Tampa Bay Fishing Report April 2020

Archived in the category: Fishing Reports
Posted by: captainwoody - Comments Off on Tampa Bay Fishing Report April 2020

Snook-Redfish-Trout: For you folks, that haven’t realized it yet we have four seasons in Florida – Almost Summer, Summer, Still Summer, and Christmas. But thanks goodness it’s almost summertime and fishing is looking great for April. It’s always nice not having to throw the cast net unless you want to be a gluten for punishment.

We’ve had an excellent last three months catching nice spotted sea trout using shrimp and artificial lures. We had some great days with trout measuring in the low to mid-20-inch range along with a few redfish, bluefish, some pompano, and plenty of sheepsheads.

Snook (Closure Extended Through March 30, 2021) Look for snook can around docks, bridges, mangrove islands, oyster bars, or any other ambush spot structure. You often hear me talk about topwater action well; this is a great month to get an excellent topwater lure punched out of the water by a big snook. It’s also a great time to fish docks and bridge fenders at night. Any good lipped lure tossed at a lighted structure and ripped through the light line will produce everything from snook, redfish, trout, or the occasional grouper.

Expect the trout fishing on any decent grass flat to be healthy through the rest of the summer. Small jig heads with plastic tails or shrimp free-lined or under a popping cork will do the trick. And don’t be surprised if you might pull up a nice pompano off some the edges of the sandy flats.

Redfish Redfish are a staple of the TBA, and you can expect to catch plenty from now right through the summer. Live baits, dead baits or artificial lures, it’s all fun tussling these fighters. Target areas along the flats, edges of grass breaks, mangrove edges, and oyster bars should produce some nice catches.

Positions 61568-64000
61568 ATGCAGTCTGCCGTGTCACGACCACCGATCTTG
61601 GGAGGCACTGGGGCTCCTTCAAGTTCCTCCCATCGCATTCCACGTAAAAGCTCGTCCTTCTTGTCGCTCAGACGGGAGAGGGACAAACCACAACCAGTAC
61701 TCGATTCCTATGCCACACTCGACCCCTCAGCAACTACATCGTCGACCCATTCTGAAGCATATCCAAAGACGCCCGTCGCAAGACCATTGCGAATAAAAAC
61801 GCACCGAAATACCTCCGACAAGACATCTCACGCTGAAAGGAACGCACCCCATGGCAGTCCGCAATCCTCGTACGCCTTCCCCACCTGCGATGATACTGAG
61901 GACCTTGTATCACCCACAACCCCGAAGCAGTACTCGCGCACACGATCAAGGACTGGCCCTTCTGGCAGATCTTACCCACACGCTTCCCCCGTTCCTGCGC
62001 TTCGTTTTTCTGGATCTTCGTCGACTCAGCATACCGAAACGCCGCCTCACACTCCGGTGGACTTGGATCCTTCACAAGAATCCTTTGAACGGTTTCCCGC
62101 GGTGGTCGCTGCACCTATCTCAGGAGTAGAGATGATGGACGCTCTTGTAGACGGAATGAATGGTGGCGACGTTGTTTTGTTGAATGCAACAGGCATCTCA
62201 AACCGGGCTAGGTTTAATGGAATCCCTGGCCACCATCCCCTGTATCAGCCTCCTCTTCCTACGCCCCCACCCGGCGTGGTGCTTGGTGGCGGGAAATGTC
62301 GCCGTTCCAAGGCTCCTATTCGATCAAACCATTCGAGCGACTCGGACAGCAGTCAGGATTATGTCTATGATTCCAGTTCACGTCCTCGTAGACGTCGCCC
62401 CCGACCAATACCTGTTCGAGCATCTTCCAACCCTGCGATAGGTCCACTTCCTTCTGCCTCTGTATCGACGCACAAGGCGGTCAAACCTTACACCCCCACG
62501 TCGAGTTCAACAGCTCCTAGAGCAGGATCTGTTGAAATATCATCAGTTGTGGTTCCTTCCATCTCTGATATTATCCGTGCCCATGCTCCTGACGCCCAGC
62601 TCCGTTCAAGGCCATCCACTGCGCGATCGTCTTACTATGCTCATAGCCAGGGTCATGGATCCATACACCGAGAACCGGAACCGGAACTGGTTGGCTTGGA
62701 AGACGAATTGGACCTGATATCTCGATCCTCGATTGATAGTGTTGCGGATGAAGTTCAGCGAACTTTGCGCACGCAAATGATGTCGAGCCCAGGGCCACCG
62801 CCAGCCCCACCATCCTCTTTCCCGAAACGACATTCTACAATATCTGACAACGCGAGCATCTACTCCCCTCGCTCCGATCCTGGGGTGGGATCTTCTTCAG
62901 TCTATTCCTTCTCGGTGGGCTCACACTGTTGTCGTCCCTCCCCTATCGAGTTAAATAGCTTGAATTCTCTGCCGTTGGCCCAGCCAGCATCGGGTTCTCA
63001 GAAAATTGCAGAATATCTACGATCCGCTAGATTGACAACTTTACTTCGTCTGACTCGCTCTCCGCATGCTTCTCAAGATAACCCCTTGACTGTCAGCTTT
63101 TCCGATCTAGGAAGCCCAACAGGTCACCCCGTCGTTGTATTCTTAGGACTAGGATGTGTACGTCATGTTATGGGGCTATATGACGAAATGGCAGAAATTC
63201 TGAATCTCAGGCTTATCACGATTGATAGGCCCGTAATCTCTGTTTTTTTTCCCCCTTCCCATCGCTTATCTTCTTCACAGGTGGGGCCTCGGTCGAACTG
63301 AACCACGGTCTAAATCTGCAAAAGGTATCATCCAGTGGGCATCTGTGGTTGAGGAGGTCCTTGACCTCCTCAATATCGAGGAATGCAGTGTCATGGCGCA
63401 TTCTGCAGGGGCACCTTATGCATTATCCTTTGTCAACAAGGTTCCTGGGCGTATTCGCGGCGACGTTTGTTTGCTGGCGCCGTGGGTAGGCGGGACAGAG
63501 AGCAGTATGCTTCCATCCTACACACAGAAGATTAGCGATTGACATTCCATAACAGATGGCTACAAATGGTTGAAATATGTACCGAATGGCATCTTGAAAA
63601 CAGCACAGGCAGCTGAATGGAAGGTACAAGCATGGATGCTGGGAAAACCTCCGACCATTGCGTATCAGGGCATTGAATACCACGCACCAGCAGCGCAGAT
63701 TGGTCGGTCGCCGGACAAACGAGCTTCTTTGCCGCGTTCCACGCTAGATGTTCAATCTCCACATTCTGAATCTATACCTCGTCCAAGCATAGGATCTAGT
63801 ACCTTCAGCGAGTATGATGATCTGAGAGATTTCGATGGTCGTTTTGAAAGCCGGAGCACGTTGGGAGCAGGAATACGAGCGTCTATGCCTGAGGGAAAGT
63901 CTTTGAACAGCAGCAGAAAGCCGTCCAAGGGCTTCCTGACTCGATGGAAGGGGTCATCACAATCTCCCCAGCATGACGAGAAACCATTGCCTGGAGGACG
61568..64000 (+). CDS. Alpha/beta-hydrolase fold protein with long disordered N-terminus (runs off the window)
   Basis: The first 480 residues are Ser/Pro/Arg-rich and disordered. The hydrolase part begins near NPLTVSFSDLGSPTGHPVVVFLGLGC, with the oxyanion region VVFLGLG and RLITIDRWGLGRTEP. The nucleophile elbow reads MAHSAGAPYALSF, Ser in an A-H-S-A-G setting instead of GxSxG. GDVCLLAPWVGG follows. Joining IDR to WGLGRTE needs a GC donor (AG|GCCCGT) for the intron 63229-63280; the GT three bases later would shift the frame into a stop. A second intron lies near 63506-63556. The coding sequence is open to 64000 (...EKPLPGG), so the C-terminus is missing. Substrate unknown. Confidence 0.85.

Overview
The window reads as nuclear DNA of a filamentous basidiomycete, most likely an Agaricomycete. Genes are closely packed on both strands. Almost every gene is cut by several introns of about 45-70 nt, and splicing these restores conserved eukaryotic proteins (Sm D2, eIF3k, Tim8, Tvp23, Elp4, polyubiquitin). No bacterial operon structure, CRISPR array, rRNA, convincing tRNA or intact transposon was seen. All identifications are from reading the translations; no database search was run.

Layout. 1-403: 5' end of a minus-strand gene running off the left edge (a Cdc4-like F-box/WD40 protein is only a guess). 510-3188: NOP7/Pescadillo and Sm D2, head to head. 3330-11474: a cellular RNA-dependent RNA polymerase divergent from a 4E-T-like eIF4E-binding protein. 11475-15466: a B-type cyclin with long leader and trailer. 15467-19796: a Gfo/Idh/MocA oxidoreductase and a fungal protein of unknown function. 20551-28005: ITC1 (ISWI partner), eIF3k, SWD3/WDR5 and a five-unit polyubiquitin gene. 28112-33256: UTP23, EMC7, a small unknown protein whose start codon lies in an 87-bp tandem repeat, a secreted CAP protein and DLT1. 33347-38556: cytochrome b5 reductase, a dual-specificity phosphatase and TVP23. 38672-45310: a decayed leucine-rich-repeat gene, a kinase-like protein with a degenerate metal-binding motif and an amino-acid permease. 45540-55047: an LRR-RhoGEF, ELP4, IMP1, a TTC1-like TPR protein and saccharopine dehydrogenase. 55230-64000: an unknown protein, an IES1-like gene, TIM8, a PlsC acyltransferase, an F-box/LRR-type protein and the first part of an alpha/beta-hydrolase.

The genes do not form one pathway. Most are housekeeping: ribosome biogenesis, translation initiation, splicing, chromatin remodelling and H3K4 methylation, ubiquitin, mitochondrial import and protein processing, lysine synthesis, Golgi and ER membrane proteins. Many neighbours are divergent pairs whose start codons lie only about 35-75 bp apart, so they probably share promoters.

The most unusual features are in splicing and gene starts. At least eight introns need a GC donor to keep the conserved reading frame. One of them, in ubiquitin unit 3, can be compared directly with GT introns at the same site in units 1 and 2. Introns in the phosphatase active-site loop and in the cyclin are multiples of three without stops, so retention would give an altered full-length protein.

Sheepshead, Snapper, Grunts, Sea BassFind one of the many rock piles or artificial reefs in TBA, and you’ll have yourself plenty of fish catching fun. These species are in the bay and easy to find. While sheepshead takes more time to clean, they are excellent table fare. When fishing for sheepsheads and others try using natural baits, like fiddler crabs, shrimps, oysters, mussels, and clams.

Mackerel & BluefishIf you are looking for some great light-tackle action, look no further than Tampa Bay. It usually gets full of threadfins, and that means mackerel, bluefish, jacks, and ladyfish. Drift the bait schools or anchor around markers tossing out white baits or threadfins, and hang on. Shiny silver spoons or fast action artificial lures also do the trick.

Since Trout, Redfish, and Snook closed for another year. And if you have to take a fish home but can’t make yourself stop by Cox’s Seafood Market on Dale Mabry for a deepwater fillet, how about trying this instead.

Spanish mackerel: How about taking home a few mackerel fillets and putting them on the smoker. If you’ve never tried smoked mackerel right out of the smoker, you’re in for a real treat. They are much better than smoked mullet and make tremendous fish spread.  All you need is some garlic salt and the new non-stick aluminum foil. Smoke the fillets on medium heat until they flake; remove, and they’re ready to eat. Eat them while they are warm and the rest. Pull the meat away from the skin, missing the bloodline, and make a fish spread. Or you can vacuum seal the meat and put it in the freezer for later.

Bluefish: Also, don’t forget those delicious bluefish fillets with the bloodline removed. Cut those bad boys into fingers and fry them up in your favorite batter. They go great with hush puppies and coleslaw. Or make up a batch of your favorite taco sides and shut the door.